Beyond Good and Vile
A recent WTF with Marc Maron podcast–slightly out of the normal sweet spot of Maron’s excellent interviews with comedians and entertainers–made me think of Nietzsche’s famous maxim:”if you gaze into the void, the void gazes back at you.” The quotation is frequently discussed in the context of Nietzsche’s anticipation of the development of nihilism and in connection with an even more quotable proclamation (i.e., “Nietzsche: God is dead! [God: Nietzsche is dead]”). Scholars often interpret this line of Nietzsche’s thought as concerned with the consequences of people realizing that God is dead, which means that there is no law, that there are no values positive or negative, that everything is permitted.
There is a bit of deliberate irony in the fact that Nietzsche warns about the dangers of gazing into the void while simultaneously doing so himself. As he builds his case about how a free spirit can free him/herself from the chains of contextually and historically derived perspectives and morals, Nietzsche presages the worry that radical freedom can also lead to radical relativism, which is a concern that sounds somewhat out-of-character for a self-proclaimed idol-smasher.
Predictably, my paraphrase is not quite the correct quotation; the real text provides somewhat more illumination:
Whoever fights monsters should see to it that in the process he does not become a monster. And when you look long into an abyss, the abyss also looks into you.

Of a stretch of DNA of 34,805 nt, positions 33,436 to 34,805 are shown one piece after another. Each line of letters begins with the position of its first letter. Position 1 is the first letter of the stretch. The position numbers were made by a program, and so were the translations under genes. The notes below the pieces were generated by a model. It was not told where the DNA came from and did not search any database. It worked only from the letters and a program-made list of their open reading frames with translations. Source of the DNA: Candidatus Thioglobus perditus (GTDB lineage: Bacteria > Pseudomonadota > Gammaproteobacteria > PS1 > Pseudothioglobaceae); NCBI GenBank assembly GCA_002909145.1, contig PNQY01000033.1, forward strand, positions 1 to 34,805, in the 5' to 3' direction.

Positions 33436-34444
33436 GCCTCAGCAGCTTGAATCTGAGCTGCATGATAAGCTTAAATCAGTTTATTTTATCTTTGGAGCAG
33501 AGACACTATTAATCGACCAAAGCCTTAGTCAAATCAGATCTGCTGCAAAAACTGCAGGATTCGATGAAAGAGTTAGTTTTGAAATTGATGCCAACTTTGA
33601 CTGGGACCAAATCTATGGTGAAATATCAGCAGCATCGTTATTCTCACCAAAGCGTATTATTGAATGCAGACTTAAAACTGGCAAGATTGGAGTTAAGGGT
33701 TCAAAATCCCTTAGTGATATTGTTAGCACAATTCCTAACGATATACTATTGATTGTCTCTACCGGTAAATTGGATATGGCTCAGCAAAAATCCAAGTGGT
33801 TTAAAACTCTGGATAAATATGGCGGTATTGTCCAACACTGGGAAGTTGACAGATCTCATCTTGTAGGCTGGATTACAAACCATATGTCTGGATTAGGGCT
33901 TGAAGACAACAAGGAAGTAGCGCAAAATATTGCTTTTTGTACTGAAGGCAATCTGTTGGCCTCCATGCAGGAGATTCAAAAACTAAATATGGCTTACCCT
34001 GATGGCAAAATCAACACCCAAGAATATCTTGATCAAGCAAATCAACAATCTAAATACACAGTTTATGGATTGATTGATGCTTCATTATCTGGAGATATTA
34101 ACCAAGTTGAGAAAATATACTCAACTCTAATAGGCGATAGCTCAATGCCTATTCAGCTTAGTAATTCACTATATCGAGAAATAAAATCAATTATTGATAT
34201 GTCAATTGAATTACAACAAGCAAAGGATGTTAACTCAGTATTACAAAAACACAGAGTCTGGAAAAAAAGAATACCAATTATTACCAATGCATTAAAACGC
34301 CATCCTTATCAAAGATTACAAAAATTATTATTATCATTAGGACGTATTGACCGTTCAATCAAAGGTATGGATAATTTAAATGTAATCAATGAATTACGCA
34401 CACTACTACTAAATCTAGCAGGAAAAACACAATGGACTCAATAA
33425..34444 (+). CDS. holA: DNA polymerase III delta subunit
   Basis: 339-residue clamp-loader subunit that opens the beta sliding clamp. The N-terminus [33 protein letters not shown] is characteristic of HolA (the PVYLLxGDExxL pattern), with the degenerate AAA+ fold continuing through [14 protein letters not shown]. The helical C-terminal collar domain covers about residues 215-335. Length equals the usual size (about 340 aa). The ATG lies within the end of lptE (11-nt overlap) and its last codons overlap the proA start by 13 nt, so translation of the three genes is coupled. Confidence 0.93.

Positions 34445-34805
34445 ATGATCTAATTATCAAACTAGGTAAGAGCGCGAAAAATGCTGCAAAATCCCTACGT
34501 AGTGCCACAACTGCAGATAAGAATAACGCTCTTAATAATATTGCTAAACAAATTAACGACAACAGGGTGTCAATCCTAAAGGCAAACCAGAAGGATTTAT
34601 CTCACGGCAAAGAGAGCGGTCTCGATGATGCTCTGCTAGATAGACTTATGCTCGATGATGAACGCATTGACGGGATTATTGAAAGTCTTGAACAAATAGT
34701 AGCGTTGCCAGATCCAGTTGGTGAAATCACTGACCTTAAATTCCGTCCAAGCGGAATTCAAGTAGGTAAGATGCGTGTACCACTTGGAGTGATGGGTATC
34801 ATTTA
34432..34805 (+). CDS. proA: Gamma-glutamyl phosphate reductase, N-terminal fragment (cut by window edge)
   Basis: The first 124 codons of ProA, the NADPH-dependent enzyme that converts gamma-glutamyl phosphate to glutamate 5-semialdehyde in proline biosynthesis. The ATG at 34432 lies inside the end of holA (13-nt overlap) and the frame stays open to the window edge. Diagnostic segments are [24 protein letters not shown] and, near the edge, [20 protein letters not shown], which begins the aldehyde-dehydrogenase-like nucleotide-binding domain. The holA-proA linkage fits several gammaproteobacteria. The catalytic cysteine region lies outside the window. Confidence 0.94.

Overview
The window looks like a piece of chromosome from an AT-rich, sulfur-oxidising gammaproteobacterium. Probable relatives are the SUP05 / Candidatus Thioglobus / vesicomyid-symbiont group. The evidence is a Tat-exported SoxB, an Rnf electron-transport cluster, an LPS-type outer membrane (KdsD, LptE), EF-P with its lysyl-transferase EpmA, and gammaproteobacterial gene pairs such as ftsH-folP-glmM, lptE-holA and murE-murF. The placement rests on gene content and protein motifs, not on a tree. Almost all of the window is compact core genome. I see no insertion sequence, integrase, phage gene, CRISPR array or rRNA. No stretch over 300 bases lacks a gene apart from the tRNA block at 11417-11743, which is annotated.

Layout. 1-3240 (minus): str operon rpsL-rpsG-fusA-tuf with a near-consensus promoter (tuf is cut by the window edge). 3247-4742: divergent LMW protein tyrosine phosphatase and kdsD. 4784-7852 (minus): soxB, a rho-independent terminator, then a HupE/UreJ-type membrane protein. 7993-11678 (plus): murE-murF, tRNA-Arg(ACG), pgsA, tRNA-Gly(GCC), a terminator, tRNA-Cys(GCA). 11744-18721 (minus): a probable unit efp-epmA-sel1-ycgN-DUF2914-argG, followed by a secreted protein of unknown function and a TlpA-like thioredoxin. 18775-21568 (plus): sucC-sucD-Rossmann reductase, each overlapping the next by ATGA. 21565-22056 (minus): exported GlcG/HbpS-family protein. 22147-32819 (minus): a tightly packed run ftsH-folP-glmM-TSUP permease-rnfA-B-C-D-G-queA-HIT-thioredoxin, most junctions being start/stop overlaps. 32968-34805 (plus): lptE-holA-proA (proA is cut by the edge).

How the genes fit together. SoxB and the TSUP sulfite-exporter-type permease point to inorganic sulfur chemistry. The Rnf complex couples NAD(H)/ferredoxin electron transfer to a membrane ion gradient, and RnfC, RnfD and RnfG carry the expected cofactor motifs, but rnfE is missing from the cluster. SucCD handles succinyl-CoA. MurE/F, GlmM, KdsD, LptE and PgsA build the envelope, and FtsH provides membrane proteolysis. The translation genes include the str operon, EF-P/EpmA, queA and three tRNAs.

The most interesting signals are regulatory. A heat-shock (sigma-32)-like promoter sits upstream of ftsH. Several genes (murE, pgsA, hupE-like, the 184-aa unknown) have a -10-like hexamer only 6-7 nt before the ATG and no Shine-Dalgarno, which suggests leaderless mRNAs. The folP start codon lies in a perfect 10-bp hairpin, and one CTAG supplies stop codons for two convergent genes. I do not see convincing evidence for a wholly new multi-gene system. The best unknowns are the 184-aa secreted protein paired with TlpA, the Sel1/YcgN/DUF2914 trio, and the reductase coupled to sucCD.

(Beyond Good and Evil, Aphorism 146, Kauffman, interp.). And I’m not sure whether or not we should look at the line in the context of the aphorism, sandwiched as it is between two of Nietzsche’s relatively more misogynistic (if metaphorical) aphorisms how women’s genius is dependent on their role as secondary to men. But anyway, we’ll have to take Nietzsche for what he was.
The notion of the abyss–aside from simply connoting a lack of preordained ontological meaning and purpose (or telos)–is also a metaphor concerning human values, especially when read in the context of the actual aphorism. Nietzsche is talking about fighting monsters and and turning into them, so of course the abyss also refers to the need to embrace the full range of the human moral experience in order to be capable of surpassing or overtaking the trap presented by the abyss. In order to get from the free spirit to the philosopher of the future, one must be able to traverse the abyss. One must be able to reject old values, by realizing they come from no more authoritative a source than any other, in order to create new values for oneself. Essentially, the abyss refers to those artifacts of human endeavors that capture our curiosity, desire, morbidity, disgust, perversion, delight, whatever. Maybe it was a snuff film, maybe it was pornography, maybe it’s satanic music.
The thought of what the abyss means in today’s terms is what struck me while listening to WTF’s discussion of outsider art (much of which is hosted at the excellent nearby American Visionary Art Museum). Outsider art, it seems to me, touches on the concept of the abyss insofar as it rejects any dictation of values that result from an appeal to authority. The same can be said for a large swath of modern culture, whether you’re talking about punk or politics.